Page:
New-onset cognitive dysfunction impairs the quality of life in patients after liver transplantation.
      In patients with liver cirrhosis, infections are considered as significant risk factors for the development of HE.
      • Merli M.
      • Lucidi C.
      • Pentassuglio I.
      • et al.
      Increased risk of cognitive impairment in cirrhotic patients with bacterial infections.
      Shawcross et al. showed that hyperammonemia induced by administration of an amino acid solution to cirrhotic patients results in a deterioration in neuropsychological function in the presence of a systemic inflammatory response but not after resolution of the infection.
      • Shawcross D.L.
      • Davies N.A.
      • Williams R.
      • Jalan R.
      Systemic inflammatory response exacerbates the neuropsychological effects of induced hyperammonemia in cirrhosis.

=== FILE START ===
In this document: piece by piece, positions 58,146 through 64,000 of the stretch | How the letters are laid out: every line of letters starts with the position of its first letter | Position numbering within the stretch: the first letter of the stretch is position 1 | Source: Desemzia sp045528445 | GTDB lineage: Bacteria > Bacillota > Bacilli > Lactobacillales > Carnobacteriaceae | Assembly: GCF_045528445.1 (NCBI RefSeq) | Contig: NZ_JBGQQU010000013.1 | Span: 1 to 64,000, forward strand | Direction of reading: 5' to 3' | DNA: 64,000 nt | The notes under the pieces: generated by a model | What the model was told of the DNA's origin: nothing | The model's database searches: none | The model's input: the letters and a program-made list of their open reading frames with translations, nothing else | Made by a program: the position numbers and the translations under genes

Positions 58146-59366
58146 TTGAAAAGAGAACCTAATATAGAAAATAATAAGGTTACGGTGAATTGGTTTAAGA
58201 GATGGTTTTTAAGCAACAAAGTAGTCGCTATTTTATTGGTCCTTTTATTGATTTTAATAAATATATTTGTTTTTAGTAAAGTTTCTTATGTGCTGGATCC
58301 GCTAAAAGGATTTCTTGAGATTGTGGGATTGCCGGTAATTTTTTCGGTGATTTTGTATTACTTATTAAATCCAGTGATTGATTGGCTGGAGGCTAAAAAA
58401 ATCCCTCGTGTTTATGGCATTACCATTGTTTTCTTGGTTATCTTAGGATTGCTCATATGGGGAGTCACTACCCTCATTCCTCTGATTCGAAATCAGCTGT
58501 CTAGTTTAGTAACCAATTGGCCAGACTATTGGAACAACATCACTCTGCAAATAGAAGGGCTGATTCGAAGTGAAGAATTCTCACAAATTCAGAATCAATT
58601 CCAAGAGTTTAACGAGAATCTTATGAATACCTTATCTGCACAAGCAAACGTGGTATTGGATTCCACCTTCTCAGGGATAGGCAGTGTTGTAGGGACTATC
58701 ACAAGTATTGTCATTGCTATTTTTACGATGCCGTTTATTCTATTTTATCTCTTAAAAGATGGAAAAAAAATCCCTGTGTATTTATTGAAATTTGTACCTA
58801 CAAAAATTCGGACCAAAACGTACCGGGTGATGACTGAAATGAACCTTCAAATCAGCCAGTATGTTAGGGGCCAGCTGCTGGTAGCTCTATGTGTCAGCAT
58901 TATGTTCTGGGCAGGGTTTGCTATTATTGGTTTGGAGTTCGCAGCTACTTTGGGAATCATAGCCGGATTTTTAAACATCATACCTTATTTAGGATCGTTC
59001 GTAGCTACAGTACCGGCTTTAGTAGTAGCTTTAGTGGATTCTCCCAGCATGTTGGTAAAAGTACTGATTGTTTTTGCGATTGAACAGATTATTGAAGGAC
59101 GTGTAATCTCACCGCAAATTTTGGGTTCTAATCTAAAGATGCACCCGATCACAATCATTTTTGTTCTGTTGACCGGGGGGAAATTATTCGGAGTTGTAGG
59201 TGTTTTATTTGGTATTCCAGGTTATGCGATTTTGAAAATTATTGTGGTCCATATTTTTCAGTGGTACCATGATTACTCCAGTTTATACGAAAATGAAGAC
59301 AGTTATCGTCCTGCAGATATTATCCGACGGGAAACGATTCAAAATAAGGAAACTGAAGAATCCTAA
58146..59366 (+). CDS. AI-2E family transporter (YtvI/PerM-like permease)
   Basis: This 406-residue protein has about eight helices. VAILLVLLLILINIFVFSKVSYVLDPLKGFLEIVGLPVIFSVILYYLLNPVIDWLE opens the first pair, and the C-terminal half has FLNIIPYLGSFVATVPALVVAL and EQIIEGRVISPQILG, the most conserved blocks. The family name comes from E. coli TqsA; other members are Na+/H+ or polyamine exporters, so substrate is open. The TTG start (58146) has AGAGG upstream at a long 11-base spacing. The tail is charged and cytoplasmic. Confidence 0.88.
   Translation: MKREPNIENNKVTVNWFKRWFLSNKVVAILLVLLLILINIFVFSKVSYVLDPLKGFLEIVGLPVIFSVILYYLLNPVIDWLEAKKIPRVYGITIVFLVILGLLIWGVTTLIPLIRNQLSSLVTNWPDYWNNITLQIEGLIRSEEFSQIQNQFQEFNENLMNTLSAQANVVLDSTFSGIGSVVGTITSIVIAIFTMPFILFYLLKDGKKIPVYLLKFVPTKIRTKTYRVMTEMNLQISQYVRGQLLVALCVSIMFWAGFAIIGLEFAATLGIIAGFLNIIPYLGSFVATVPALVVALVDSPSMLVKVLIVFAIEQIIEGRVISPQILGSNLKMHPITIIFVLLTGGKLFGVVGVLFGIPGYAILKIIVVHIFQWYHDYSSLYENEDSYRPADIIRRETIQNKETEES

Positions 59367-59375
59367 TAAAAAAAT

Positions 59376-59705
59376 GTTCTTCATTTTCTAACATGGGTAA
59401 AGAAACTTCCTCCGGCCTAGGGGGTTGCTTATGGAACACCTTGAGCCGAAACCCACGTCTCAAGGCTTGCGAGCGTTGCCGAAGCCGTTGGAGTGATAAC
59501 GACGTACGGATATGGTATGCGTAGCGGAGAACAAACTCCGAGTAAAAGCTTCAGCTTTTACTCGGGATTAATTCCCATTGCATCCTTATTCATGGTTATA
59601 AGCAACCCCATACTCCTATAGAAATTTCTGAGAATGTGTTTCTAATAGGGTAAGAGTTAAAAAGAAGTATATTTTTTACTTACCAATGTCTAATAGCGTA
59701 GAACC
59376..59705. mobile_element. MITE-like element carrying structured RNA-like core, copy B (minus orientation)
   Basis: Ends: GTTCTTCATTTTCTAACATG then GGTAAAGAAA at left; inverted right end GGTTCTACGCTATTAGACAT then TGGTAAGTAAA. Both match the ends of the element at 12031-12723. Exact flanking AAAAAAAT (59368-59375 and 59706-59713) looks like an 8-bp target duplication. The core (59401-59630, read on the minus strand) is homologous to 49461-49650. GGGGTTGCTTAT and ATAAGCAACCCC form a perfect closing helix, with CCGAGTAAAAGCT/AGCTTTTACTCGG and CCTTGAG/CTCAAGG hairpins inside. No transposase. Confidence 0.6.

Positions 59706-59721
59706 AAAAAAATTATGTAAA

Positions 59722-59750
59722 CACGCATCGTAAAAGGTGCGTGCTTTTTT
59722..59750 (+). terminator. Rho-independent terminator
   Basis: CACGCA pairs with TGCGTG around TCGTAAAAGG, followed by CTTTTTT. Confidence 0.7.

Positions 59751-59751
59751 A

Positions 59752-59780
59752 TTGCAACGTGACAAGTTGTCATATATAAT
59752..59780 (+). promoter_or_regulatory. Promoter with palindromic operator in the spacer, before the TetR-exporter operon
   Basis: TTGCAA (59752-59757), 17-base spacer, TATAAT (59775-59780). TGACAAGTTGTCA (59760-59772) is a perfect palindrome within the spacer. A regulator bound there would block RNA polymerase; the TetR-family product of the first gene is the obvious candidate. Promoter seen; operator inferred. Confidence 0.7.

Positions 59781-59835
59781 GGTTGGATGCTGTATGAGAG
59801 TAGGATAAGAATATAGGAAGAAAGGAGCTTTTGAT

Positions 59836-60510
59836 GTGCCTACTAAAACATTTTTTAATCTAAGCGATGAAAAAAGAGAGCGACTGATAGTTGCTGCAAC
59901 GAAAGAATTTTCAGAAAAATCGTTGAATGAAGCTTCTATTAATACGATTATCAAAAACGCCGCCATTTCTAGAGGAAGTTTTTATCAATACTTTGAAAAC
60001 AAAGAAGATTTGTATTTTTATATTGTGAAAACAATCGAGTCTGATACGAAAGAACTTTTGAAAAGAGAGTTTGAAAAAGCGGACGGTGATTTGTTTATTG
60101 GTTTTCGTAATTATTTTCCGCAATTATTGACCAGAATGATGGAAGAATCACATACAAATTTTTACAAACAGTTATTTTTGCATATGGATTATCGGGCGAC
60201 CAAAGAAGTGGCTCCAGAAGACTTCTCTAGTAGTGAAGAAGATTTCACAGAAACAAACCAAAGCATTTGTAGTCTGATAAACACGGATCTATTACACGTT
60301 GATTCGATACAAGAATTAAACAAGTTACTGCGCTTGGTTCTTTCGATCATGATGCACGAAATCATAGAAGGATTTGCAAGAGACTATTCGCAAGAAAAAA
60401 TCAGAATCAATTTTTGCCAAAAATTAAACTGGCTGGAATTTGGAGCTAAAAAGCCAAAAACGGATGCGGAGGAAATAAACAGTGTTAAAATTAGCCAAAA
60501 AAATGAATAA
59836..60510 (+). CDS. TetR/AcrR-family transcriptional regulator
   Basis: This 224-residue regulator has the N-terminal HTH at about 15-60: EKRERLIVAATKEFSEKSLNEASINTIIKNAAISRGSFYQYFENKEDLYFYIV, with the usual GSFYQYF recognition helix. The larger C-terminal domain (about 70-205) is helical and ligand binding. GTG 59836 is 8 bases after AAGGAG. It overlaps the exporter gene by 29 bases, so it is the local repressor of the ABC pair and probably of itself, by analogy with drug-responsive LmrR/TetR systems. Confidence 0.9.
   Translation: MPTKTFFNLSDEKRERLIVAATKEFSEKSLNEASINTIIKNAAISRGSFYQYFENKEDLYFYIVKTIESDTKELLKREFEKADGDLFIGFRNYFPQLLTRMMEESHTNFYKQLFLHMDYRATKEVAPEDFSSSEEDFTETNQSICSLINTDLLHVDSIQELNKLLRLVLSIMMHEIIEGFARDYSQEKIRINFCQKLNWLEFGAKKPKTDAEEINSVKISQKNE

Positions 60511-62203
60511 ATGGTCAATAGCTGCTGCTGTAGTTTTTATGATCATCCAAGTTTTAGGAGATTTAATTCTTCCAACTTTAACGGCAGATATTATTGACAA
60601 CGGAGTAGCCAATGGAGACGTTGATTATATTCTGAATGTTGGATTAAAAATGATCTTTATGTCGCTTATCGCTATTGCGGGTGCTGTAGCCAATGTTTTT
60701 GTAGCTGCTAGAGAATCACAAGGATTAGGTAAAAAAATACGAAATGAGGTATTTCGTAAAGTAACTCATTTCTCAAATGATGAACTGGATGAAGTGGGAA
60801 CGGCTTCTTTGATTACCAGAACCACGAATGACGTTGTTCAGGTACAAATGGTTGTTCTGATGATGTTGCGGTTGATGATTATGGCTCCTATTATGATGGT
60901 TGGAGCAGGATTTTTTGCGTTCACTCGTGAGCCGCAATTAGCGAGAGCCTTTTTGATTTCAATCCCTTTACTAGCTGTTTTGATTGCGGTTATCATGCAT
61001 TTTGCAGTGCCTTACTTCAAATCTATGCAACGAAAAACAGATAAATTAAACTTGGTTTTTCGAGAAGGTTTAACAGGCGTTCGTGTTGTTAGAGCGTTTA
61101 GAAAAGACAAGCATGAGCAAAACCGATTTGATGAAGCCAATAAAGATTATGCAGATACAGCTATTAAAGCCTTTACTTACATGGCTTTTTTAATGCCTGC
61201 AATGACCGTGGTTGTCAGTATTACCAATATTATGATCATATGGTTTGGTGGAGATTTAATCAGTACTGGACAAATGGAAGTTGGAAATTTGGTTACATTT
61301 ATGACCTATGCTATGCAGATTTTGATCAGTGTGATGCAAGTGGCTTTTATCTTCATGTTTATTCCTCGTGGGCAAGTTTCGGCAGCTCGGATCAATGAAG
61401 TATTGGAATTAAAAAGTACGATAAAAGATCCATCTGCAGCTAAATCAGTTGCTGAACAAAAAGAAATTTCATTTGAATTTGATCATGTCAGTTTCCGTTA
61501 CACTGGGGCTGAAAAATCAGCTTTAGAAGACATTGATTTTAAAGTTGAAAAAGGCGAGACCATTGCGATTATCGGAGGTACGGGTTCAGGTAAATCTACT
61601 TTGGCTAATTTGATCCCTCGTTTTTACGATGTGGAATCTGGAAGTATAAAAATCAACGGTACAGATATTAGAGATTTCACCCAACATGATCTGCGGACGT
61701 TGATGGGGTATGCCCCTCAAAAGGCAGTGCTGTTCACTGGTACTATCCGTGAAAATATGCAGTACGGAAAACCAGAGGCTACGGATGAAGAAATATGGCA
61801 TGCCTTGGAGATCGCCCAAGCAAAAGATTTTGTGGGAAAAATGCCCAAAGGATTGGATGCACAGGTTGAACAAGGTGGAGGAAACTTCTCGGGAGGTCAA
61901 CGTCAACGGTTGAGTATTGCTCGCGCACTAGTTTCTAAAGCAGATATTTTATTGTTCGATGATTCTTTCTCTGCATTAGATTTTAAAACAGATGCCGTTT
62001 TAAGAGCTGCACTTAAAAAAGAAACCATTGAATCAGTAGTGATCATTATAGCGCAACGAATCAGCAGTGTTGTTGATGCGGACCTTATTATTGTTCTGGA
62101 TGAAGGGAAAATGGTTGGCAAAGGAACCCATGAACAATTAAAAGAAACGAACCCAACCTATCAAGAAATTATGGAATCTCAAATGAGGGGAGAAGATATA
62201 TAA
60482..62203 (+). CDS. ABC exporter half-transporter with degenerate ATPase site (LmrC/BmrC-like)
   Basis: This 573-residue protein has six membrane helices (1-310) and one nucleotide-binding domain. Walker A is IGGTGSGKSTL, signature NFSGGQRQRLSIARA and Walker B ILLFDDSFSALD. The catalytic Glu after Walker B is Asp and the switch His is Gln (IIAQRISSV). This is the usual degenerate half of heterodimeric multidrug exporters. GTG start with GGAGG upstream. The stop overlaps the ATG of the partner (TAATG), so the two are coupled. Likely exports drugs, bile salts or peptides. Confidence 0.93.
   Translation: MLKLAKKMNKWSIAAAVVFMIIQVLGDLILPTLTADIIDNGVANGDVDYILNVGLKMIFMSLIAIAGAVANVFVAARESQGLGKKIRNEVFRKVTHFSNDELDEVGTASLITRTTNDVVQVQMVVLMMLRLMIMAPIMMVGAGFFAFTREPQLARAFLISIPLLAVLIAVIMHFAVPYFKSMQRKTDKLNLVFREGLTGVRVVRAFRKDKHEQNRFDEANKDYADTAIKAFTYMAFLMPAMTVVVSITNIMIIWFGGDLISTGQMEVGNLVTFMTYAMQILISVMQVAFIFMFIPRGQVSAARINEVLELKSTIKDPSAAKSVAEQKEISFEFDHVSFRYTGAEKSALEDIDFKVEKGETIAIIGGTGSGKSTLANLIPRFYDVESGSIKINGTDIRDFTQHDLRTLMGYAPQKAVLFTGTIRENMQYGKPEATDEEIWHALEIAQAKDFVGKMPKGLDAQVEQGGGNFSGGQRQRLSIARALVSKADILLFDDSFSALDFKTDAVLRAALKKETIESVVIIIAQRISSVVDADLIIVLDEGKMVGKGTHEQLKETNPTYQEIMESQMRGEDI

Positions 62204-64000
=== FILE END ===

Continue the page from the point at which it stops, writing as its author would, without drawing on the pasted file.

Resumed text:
Hyponatremia is another significant risk factor for the development of HE.
      • Cordoba J.
      • Garcia-Martinez R.
      • Simon-Talero M.
      Hyponatremic and hepatic encephalopathies: similarities, differences and coexistence.
      • Guevara M.
      • Baccaro M.E.
      • Ríos J.
      • et al.
      Risk factors for hepatic encephalopathy in patients with cirrhosis and refractory ascites: relevance of serum sodium concentration.
      Per se hyponatremia may stay without any symptoms or may lead to severe neurological complications including disorientation, seizures, and disturbance of consciousness depending on the rate and extent of alterations.